Top tips from science writers — before you speak to the media
10 science and health journalists give scientists their best advice
By David Levine Posted on 18 March 2016
“If you had one piece of advice to give scientists before they spoke to the media, what would it be?”
I asked that question to science writers from around the world last month at the annual meeting of the American Association for the Advancement of Science in Washington, DC.
Here’s what they said:
1. Know who your audience will be.
"Make sure you are talking to a reporter who knows and is interested in your work. And you should know who you are speaking with and who their readers (or) viewers are."
2. Don’t answer right away …
"When contacted by a journalist, don't answer right away. Tell them you'd like to think about the question and will get back to them in half an hour. You don't want to talk off the top of your head."
— Estrella Burgos Ruiz, science writer and Editor-in-Chief of ¿Cómo ves?, Mexico City
3. Answer our questions – even the “stupid” ones.
"Cut the science lingo and be happy to answer the most stupid questions. Make sure the reporter understands your answers, and help them as much as possible to tell your story."
4. Make sure they really understand you.
"Give a reporter time. Make sure they really understand what you are telling them. Remember that communication is a conversation. Speak openly and clearly."
5. Speak as you would to a parent or sibling.
"Speak to a journalist the same way you'd speak to a parent or sibling; in plain language so they understand your work. Remember that people are very interested in science and eager to learn."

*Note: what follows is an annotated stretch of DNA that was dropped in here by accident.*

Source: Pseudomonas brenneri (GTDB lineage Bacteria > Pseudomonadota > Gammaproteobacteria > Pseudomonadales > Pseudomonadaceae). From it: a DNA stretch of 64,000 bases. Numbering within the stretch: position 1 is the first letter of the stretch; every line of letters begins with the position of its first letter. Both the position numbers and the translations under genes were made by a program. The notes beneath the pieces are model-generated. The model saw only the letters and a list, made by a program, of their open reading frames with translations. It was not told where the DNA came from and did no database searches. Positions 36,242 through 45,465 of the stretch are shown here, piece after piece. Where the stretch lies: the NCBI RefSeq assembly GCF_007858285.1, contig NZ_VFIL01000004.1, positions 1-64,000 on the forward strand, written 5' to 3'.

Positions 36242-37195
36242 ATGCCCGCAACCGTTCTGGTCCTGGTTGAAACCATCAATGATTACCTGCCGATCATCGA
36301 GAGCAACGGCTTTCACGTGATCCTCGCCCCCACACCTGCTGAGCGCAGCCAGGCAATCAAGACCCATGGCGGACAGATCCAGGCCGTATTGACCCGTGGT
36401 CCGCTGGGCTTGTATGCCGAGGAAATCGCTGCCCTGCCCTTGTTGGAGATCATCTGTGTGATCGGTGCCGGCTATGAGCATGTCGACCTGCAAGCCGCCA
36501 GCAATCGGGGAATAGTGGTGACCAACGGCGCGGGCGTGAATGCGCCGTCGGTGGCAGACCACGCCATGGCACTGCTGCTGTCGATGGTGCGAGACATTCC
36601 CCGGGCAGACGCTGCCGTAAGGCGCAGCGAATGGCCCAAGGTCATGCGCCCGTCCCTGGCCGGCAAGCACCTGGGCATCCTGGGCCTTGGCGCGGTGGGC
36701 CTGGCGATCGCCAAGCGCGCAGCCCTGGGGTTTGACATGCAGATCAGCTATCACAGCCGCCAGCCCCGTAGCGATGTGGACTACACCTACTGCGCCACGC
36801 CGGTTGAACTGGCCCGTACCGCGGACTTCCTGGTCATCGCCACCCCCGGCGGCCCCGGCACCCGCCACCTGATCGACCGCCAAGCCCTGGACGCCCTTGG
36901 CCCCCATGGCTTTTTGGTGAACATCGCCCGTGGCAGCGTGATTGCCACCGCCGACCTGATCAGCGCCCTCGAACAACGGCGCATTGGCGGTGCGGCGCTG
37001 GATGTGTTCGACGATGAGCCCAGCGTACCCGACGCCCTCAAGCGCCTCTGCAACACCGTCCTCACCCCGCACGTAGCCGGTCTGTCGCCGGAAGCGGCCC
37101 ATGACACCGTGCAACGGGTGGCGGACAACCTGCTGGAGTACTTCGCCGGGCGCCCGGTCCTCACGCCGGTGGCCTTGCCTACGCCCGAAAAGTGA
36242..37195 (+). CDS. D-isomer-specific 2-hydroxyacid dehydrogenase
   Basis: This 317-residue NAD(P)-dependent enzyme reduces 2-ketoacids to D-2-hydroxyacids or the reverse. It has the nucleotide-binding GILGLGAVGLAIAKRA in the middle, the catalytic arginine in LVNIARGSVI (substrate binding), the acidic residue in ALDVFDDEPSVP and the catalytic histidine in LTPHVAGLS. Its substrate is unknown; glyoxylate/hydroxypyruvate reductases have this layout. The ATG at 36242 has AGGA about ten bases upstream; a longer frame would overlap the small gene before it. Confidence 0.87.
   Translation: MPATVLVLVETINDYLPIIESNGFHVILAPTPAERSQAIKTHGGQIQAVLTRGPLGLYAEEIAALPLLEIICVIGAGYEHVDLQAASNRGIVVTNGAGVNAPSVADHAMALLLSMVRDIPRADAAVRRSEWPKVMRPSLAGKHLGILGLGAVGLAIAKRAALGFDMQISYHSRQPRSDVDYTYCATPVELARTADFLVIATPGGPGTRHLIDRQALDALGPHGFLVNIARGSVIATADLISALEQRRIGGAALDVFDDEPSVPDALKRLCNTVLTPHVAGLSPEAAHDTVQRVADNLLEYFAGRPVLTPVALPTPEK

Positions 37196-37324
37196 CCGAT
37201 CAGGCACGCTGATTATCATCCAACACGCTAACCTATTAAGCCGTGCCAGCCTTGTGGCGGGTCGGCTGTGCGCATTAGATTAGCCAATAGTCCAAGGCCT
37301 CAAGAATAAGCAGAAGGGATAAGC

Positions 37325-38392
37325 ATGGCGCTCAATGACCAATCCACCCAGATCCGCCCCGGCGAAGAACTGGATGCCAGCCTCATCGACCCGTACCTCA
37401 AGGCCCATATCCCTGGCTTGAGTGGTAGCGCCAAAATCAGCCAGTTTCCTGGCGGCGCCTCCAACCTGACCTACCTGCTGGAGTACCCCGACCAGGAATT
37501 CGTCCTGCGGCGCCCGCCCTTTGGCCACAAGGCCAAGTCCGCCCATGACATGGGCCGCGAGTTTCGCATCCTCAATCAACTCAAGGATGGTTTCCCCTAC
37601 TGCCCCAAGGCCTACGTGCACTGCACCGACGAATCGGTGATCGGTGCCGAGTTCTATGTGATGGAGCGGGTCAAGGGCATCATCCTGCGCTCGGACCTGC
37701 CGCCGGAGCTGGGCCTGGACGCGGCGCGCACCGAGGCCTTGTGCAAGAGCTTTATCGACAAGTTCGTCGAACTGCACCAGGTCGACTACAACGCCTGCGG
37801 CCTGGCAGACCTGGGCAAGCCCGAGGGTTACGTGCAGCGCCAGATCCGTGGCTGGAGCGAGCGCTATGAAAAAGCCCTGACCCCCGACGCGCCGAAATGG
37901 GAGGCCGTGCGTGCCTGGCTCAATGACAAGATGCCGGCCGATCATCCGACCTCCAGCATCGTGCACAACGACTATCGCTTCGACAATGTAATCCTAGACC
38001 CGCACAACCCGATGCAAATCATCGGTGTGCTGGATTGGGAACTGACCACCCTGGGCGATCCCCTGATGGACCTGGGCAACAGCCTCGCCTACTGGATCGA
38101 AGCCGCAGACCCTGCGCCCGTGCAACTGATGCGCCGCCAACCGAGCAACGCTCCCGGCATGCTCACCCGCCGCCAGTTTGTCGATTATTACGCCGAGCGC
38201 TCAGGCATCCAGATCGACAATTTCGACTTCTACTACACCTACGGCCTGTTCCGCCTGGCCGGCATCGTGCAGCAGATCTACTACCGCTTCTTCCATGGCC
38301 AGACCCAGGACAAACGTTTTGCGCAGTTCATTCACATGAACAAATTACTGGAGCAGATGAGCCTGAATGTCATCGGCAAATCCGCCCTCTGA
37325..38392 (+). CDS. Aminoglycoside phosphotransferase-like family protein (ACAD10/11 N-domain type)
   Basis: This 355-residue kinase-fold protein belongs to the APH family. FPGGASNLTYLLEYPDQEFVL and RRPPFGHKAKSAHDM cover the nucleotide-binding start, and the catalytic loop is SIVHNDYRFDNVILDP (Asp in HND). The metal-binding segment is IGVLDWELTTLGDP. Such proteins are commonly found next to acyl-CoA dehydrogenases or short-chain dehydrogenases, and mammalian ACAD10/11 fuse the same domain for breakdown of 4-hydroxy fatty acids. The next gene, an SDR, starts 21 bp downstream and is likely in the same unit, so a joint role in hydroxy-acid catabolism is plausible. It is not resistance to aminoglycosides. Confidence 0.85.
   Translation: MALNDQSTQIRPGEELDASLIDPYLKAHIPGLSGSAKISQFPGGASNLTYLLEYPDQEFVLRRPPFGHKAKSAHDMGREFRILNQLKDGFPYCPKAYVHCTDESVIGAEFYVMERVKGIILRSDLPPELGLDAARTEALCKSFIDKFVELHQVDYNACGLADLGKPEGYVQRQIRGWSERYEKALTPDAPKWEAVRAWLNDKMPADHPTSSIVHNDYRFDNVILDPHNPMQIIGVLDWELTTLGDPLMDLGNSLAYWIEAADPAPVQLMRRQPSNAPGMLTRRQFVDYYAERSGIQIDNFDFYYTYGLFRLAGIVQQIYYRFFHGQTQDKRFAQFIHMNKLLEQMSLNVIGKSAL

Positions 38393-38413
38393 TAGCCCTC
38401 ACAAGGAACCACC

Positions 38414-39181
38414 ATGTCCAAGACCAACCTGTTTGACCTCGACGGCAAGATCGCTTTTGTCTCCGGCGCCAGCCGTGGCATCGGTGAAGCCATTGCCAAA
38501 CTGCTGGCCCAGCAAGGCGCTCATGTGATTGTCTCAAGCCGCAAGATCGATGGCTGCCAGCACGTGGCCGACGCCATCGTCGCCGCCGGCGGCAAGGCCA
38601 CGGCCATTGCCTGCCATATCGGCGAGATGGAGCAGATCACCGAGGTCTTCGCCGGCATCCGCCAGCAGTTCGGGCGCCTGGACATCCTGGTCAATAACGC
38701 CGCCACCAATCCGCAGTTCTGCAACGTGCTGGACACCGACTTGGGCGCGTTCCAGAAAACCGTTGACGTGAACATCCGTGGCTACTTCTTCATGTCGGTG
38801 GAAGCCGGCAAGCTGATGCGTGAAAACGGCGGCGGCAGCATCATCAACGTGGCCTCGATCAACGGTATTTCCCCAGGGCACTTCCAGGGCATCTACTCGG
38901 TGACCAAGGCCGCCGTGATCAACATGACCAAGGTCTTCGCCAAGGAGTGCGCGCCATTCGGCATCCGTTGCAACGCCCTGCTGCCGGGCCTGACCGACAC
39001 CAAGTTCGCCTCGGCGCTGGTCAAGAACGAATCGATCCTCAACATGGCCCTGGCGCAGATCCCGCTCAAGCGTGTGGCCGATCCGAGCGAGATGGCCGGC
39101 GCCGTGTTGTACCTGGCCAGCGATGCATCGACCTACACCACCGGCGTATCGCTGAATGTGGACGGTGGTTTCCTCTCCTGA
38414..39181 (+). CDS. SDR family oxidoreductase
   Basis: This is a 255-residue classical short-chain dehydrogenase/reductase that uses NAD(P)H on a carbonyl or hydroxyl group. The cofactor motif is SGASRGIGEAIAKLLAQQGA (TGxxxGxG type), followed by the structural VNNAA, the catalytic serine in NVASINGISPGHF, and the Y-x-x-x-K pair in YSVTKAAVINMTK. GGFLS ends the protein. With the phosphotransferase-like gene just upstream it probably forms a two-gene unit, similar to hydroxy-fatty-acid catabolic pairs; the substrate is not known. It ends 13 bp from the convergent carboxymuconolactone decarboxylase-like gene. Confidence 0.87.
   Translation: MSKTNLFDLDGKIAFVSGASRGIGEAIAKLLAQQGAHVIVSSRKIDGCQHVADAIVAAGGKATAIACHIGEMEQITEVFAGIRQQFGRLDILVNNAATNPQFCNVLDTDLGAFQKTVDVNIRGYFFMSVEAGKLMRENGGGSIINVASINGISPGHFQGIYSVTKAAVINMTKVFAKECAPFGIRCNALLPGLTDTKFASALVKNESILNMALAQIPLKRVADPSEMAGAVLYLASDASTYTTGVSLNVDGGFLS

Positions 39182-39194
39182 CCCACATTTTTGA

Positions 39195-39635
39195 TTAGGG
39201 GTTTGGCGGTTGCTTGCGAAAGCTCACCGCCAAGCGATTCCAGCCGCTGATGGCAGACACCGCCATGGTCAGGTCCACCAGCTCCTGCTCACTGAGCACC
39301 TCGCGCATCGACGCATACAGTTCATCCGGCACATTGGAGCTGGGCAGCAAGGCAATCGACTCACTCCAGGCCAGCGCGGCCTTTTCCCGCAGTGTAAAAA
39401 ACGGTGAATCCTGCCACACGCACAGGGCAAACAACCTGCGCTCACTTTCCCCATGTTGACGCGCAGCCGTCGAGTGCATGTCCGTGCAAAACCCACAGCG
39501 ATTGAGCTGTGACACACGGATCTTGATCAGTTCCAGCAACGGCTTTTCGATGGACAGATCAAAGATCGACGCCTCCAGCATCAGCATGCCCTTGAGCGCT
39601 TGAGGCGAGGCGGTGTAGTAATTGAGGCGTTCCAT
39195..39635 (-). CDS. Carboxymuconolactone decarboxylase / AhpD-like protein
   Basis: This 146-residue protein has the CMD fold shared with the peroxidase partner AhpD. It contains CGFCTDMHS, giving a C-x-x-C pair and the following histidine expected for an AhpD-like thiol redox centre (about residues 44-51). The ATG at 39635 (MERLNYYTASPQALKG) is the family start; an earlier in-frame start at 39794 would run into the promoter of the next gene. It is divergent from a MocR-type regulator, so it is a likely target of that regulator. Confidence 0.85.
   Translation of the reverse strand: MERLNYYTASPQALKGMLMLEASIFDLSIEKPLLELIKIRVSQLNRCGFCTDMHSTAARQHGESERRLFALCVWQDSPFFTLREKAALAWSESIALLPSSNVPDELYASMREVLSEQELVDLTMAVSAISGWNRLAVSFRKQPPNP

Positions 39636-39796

6. Don’t worry about what your colleagues might think …
"Remember you are speaking to a journalist and not a colleague. Don't worry about what your colleagues might think of your descriptions. This is not for them, it’s for the general public.”
7. Have a sense of humor … and avoid nuances.
“Be honest. Don't be afraid. Give simple examples. Have a sense of humor and try and avoid nuances."
— Senne Starckx, freelance journalist, Belgium
8. Tell me something new – and show me who you are.
"I always ask a scientist, ‘What do you know that you haven't told other journalists or colleagues?’ Tell a reporter something new or controversial, and talk about yourself and your experiences. Give the reporter a sense of your personality."
9. Smile – even on the phone!
"Smile during in-person and phone interviews. It makes you feel better!"
— Kaoru Natori (@kaoru_natori), Manager, Media Section Leader, Okinawa Institute of Science and Technology, Japan
10. Develop relationships with reporters you trust.
"Develop relationships with reporters you trust. Give them a heads up a few weeks before your study is published so they have time to prepare and ask thoughtful questions. When speaking with a journalist, use clear and concise language."
— Mollie Bloudoff-Indelicato (@mbloudoff), freelance science/health/environment journalist in Washington, DC, who has reported for NPR, Reuters Health, Nature, National Geographic, Smithsonian Magazine and Science Magazine, and former Senior Editor at Everyday Health.
All photos by David Levine
Elsevier Connect Contributor
David Levine (@Dlloydlevine) is co-chairman of Science Writers in New York (SWINY) and a member of the National Association of Science Writers (NASW). He served as director of media relations at the American Cancer Society and as senior director of communications at the NYC Health and Hospitals Corp. He has written for Scientific American, the Los Angeles Times, The New York Times, More magazine, and Good Housekeeping , and was a contributing editor at Physician's Weekly for 10 years. He has a BA and MA from The Johns Hopkins University.